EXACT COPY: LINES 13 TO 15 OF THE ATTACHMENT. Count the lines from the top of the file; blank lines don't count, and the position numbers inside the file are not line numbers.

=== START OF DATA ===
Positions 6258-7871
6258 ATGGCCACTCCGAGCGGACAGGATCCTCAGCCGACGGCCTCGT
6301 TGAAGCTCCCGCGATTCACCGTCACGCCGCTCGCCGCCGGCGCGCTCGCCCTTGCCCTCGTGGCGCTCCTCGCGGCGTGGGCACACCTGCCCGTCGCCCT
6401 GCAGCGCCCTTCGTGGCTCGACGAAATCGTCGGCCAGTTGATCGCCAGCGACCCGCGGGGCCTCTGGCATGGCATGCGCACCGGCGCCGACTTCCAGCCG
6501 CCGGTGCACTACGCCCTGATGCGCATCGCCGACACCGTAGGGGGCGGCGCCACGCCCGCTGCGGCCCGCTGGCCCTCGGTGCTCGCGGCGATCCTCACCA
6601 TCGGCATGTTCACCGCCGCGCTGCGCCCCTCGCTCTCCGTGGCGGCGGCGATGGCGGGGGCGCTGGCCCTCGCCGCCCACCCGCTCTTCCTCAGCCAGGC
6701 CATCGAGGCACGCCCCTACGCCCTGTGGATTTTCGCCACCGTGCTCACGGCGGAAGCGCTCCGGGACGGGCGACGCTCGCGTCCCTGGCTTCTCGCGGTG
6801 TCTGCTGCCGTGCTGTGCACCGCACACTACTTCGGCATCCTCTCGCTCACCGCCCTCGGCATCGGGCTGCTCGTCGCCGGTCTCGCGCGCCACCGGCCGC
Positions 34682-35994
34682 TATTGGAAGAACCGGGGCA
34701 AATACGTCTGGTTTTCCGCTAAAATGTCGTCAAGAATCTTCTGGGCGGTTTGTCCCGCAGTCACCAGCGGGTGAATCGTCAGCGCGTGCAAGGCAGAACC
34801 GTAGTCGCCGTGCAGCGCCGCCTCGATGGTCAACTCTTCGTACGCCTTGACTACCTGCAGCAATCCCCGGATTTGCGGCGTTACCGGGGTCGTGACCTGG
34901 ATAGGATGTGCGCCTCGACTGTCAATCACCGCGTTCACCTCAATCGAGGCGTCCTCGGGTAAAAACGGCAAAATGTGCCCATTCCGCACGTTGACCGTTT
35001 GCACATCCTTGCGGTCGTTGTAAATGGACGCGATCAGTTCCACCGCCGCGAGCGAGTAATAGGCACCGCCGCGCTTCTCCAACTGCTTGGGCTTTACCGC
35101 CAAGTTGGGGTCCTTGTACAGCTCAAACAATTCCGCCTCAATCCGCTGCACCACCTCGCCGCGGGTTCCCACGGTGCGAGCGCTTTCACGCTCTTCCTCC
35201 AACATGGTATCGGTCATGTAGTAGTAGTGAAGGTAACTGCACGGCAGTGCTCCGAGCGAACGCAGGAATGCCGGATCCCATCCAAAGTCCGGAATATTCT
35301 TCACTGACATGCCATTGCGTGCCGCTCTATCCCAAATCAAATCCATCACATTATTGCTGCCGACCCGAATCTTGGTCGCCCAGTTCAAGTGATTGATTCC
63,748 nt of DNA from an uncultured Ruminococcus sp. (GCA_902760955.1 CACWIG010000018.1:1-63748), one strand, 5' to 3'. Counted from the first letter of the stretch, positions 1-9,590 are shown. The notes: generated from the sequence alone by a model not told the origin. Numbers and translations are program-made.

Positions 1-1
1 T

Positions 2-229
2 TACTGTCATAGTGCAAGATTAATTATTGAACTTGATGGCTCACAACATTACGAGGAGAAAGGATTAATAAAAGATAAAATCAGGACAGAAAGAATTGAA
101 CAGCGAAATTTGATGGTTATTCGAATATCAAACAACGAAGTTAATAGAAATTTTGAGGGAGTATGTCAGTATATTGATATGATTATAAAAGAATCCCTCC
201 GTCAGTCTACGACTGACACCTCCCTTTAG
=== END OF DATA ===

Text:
34901 ATAGGATGTGCGCCTCGACTGTCAATCACCGCGTTCACCTCAATCGAGGCGTCCTCGGGTAAAAACGGCAAAATGTGCCCATTCCGCACGTTGACCGTTT
35001 GCACATCCTTGCGGTCGTTGTAAATGGACGCGATCAGTTCCACCGCCGCGAGCGAGTAATAGGCACCGCCGCGCTTCTCCAACTGCTTGGGCTTTACCGC
35101 CAAGTTGGGGTCCTTGTACAGCTCAAACAATTCCGCCTCAATCCGCTGCACCACCTCGCCGCGGGTTCCCACGGTGCGAGCGCTTTCACGCTCTTCCTCC